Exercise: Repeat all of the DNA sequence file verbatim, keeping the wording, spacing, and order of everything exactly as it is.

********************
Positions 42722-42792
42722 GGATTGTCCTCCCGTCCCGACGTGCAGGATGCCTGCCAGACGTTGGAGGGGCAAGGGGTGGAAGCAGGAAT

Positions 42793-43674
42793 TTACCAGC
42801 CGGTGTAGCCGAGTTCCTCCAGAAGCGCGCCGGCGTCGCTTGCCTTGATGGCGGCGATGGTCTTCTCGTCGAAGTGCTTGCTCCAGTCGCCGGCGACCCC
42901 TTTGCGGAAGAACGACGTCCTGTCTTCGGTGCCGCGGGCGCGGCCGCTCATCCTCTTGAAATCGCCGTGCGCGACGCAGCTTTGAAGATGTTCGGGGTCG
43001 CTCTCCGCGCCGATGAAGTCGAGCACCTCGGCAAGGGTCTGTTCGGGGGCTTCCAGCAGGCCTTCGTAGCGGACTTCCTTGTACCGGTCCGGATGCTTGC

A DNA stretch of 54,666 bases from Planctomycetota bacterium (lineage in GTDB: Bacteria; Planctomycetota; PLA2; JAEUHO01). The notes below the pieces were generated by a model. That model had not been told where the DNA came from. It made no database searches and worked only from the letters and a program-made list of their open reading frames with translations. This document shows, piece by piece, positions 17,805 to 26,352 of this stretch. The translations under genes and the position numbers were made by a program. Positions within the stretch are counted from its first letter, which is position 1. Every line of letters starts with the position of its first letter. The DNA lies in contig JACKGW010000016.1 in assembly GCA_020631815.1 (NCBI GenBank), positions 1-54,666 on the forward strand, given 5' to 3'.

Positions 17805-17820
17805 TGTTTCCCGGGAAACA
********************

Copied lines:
Positions 42722-42792
42722 GGATTGTCCTCCCGTCCCGACGTGCAGGATGCCTGCCAGACGTTGGAGGGGCAAGGGGTGGAAGCAGGAAT

Positions 42793-43674
42793 TTACCAGC
42801 CGGTGTAGCCGAGTTCCTCCAGAAGCGCGCCGGCGTCGCTTGCCTTGATGGCGGCGATGGTCTTCTCGTCGAAGTGCTTGCTCCAGTCGCCGGCGACCCC
42901 TTTGCGGAAGAACGACGTCCTGTCTTCGGTGCCGCGGGCGCGGCCGCTCATCCTCTTGAAATCGCCGTGCGCGACGCAGCTTTGAAGATGTTCGGGGTCG
43001 CTCTCCGCGCCGATGAAGTCGAGCACCTCGGCAAGGGTCTGTTCGGGGGCTTCCAGCAGGCCTTCGTAGCGGACTTCCTTGTACCGGTCCGGATGCTTGC

A DNA stretch of 54,666 bases from Planctomycetota bacterium (lineage in GTDB: Bacteria; Planctomycetota; PLA2; JAEUHO01). The notes below the pieces were generated by a model. That model had not been told where the DNA came from. It made no database searches and worked only from the letters and a program-made list of their open reading frames with translations. This document shows, piece by piece, positions 17,805 to 26,352 of this stretch. The translations under genes and the position numbers were made by a program. Positions within the stretch are counted from its first letter, which is position 1. Every line of letters starts with the position of its first letter. The DNA lies in contig JACKGW010000016.1 in assembly GCA_020631815.1 (NCBI GenBank), positions 1-54,666 on the forward strand, given 5' to 3'.

Positions 17805-17820
17805 TGTTTCCCGGGAAACA